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4.2. Gravel composition analysis Autochthonous gravels were extracted from the event layers identified in cores C2 and C4. We used all available gravels (i.e., 3–580 clasts per layer) above 2 mm diameter.

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The roundness (Krumbein, 1941) and rock type of the gravels were determined by

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visual inspection, and the gravel sources were defined as ‘beach’, ‘riverbed’, or ‘slope’

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following our previous methods (Goto et al., 2017) (Fig. 3). Beach gravel was defined as well-rounded (0.8–0.9 roundness) and included any rock type, slope gravel was

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defined as angular to sub-angular (0.1–0.2 roundness) and included any rock type, and riverbed gravel was defined as sub-angular (0.4–0.5 roundness) granites.

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After the source identification, we determined the relative ratios of the three index gravels in each event layer and created triangle diagrams. However, due to the limited

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amount of gravel in each sample, the relative ratios of the three index gravels might be

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biased. Therefore, we also classified each event layer as one of four types based on the presence or absence of each of the index gravels: Type-A contained all three index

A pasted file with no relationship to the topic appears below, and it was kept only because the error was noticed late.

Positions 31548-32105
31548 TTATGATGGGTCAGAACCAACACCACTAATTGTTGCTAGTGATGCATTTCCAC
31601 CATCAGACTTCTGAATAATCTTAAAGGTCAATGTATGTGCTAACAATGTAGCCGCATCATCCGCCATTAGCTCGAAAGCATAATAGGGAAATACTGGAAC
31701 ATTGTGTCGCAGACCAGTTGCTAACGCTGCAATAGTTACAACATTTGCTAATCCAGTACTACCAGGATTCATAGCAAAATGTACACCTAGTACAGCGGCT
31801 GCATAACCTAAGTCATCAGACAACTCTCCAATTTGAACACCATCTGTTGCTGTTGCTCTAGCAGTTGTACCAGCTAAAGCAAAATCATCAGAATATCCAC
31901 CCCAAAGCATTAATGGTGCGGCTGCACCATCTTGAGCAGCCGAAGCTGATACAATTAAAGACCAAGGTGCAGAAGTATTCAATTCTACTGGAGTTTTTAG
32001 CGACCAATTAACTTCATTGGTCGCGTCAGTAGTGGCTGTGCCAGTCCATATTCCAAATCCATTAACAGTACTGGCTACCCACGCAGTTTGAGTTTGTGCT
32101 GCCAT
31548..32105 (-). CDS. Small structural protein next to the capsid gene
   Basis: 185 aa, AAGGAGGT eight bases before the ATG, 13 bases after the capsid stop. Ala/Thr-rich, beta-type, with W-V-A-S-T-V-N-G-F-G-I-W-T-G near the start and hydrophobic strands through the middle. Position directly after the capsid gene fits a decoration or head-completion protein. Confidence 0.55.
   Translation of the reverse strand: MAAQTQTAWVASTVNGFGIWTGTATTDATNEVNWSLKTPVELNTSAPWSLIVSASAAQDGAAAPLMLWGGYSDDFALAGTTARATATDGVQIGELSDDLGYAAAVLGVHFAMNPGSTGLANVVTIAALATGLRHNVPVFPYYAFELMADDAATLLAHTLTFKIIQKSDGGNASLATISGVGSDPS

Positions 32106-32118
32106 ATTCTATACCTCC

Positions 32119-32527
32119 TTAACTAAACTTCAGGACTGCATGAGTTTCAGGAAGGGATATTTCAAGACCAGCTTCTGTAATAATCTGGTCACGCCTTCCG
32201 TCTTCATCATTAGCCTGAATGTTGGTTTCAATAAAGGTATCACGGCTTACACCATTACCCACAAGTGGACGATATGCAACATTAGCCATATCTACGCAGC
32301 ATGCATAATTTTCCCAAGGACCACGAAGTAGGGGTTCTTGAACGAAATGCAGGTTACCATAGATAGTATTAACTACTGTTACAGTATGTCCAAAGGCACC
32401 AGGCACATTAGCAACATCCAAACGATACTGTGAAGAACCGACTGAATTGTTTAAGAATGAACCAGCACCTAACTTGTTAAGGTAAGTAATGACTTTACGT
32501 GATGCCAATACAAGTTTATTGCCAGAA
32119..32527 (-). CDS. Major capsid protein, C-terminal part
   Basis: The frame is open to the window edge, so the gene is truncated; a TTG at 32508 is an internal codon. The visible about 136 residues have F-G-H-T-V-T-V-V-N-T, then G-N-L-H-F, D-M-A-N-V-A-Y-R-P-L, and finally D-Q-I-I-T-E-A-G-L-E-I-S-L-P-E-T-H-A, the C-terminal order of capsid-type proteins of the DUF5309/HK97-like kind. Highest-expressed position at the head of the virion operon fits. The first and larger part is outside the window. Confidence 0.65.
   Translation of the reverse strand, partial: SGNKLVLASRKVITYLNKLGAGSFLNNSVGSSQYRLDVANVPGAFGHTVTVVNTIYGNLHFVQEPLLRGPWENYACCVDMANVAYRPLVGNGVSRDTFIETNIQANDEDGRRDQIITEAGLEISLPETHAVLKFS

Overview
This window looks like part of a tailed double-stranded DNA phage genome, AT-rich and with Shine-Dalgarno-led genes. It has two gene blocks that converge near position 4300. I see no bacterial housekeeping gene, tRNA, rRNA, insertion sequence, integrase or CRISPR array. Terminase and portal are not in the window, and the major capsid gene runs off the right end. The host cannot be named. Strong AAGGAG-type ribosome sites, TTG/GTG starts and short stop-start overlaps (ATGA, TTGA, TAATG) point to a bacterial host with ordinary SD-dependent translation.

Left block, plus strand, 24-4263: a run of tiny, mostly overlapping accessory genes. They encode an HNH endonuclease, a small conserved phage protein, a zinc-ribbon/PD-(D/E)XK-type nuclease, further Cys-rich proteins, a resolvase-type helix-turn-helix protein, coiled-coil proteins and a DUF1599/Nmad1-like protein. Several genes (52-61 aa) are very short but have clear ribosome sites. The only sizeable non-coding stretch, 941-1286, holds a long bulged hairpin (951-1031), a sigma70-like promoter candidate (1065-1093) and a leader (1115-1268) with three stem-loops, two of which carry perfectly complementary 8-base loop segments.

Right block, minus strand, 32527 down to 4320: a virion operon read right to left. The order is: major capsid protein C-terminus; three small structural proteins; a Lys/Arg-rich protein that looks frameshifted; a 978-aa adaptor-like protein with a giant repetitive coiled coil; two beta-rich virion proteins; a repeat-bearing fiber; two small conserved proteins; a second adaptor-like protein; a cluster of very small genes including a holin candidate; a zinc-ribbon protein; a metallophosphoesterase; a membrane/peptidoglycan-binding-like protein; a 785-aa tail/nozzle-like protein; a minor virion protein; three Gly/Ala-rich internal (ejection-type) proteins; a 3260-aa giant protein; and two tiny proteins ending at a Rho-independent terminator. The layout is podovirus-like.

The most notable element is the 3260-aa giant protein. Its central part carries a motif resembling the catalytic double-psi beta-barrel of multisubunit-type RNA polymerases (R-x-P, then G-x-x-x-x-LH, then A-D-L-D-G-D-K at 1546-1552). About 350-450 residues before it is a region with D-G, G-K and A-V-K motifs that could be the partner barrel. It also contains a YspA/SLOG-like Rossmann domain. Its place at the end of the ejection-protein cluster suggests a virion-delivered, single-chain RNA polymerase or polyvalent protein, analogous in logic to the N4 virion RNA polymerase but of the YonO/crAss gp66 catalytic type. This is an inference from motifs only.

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gravels, Type-B only beach and slope gravels, Type-C only riverbed and slope gravels,

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and Type-D contained only finer particles without any index gravel.

4.3 Marine nanofossil analysis The presence of coccoliths was used as an index of the historical presence of seawater. Coccoliths are calcareous, photosynthetic, single-celled organisms living at the sea surface and are often used as index fossils (Matsuoka and Okada, 1989). At the survey site, coccoliths are considered to have been brought from the ocean because the host rock around the survey site is Cretaceous volcanic rock. Samples were collected at 5–

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10-cm intervals from core C2, and coccoliths were counted under a microscope (e.g., Okamura and Yamauchi, 1984; Goto et al., 2015). Because coccoliths were heterogeneously distributed in the samples, we counted the total number of coccoliths in

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10 microscope fields at 400× magnification.

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4.4 Diatom analysis

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To examine changes in the sedimentary environment, we counted the number of diatom frustules in samples of autochthonous peaty soil collected at 12 different depths